— Innocents abroad • Mark Twain

... appealed for a mitigation of the extreme penalty. "While he was in command at Winchester, in December 1861, a soldier who was charged with striking his captain was tried by court-martial and sentenced to be shot. Knowing that ...
— Stonewall Jackson And The American Civil War • G. F. R. Henderson

... one of our abovementioned commands—nevertheless, we do will and ordain that such person shall be considered as relapsed, and, as such, be punished with loss of life and property, without any hope of moderation or mitigation of the above-mentioned penalties." ...
— The Rise of the Dutch Republic, 1555-1566 • John Lothrop Motley

... wondered if this tumultuous ugliness made more dreary to Mrs. Upton the dreary circumstances of her home-coming. There was no mitigation of dreariness to be hoped for from Imogen, who was probably absorbed in her own bitter reflections. She gazed steadily out of the window, replying only with quiet monosyllables to her mother's tentative questions; her face keeping its look of endurance. One could infer ...
— A Fountain Sealed • Anne Douglas Sedgwick

... furnishings of Queen Caroline Murat. Having opened it he took out a bottle and a glass. On the label of the bottle was a kilted Highlander playing on the pipes. A siphon of soda was also in the cabinet, but he left it there. What he had to do would be done more quickly without its mitigation. ...
— The Dust Flower • Basil King

... as I have said, is in the fact that it is a mitigation of primary ferocity, a symptom of readiness to negotiate, a recognition of the fact that disputes need not be settled by immediate violence: and as such it points to a time when war may be superseded, as personal combat has ...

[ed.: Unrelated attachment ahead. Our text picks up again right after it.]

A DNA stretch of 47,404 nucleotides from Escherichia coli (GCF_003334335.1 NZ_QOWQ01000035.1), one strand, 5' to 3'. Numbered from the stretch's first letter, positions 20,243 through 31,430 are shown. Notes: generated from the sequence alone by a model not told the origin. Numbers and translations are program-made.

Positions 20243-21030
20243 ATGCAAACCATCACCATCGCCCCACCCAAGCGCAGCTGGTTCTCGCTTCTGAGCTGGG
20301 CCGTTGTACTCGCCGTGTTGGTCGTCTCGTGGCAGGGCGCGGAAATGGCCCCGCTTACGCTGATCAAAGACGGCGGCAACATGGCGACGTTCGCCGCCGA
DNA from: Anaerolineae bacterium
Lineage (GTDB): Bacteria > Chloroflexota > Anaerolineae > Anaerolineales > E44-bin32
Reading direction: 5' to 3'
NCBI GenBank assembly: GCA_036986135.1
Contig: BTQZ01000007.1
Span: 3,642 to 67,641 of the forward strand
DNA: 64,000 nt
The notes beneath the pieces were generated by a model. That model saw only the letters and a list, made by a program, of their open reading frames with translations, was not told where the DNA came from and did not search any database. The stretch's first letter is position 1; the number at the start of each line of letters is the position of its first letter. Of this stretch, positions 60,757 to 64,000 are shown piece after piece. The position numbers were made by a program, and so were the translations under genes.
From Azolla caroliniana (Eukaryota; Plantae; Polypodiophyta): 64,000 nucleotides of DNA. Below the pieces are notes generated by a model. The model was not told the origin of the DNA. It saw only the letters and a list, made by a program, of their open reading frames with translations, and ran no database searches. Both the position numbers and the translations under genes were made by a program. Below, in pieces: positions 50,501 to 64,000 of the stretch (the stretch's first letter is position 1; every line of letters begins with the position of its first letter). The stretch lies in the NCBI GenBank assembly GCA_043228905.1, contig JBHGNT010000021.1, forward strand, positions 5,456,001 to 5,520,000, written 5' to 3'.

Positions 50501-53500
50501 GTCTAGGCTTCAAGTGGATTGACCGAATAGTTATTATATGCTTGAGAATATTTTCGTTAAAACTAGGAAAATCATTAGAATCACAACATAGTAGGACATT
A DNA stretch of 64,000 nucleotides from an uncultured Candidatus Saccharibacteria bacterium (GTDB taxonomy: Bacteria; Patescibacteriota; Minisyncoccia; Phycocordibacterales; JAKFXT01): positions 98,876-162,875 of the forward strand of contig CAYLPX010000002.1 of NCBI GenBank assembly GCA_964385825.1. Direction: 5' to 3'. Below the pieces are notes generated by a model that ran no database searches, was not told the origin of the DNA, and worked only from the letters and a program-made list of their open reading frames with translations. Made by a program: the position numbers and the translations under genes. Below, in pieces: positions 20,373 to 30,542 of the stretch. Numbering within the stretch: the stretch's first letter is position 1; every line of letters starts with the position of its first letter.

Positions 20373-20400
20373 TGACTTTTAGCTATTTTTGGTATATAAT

— The World in Chains - Some Aspects of War and Trade • John Mavrogordato

... of spring, there was of course some mitigation of the trials of the winter. Here is an almost idyllic passage from a letter to his sister, written on the fly-leaves of 'Les Confessions de ...
— Poems • Alan Seeger

... glare slowly softened, and with sunset came coolness; this was some slight mitigation to their sufferings; sleep too, promised to bring oblivion; and hope, which a merciful Providence has ordained to cast its halo over the darkest hours, told its flattering tale of possible relief on ...
— Woman on the American Frontier • William Worthington Fowler

... the shape of a change or mitigation of Paolina's resolve? No sooner did the idea cross his mind than he felt ashamed of it, and his heart smote him for having for a moment harboured a thought that involved falseness to his promise to her. Nevertheless, ...
— A Siren • Thomas Adolphus Trollope

... Some mitigation of her disadvantage has been effected by her rendering herself and her home a luxury to man. She has accentuated those qualities in herself which insidiously impose their bondage over her mate, some by pandering ...
— Creative Unity • Rabindranath Tagore

... the 15th of July produced no mitigation of the disturbances. Successive deputations of poissardes came to request the King to visit Paris, where his presence alone would put an end ...
— Memoirs Of The Court Of Marie Antoinette, Queen Of France, Complete • Madame Campan

... of the article would pay this last-mentioned sum every year to the producers of it, over and above the price at which they could supply themselves with the same article from other sources. There would be no mitigation of this burden, except from the prospect, whatever that might be, that iron would fall in value, by domestic competition, after the importation should be prohibited. It will be easy, I think, to show that it cannot fall; and supposing for the present that it shall not, the result will be, that ...
— The Great Speeches and Orations of Daniel Webster • Daniel Webster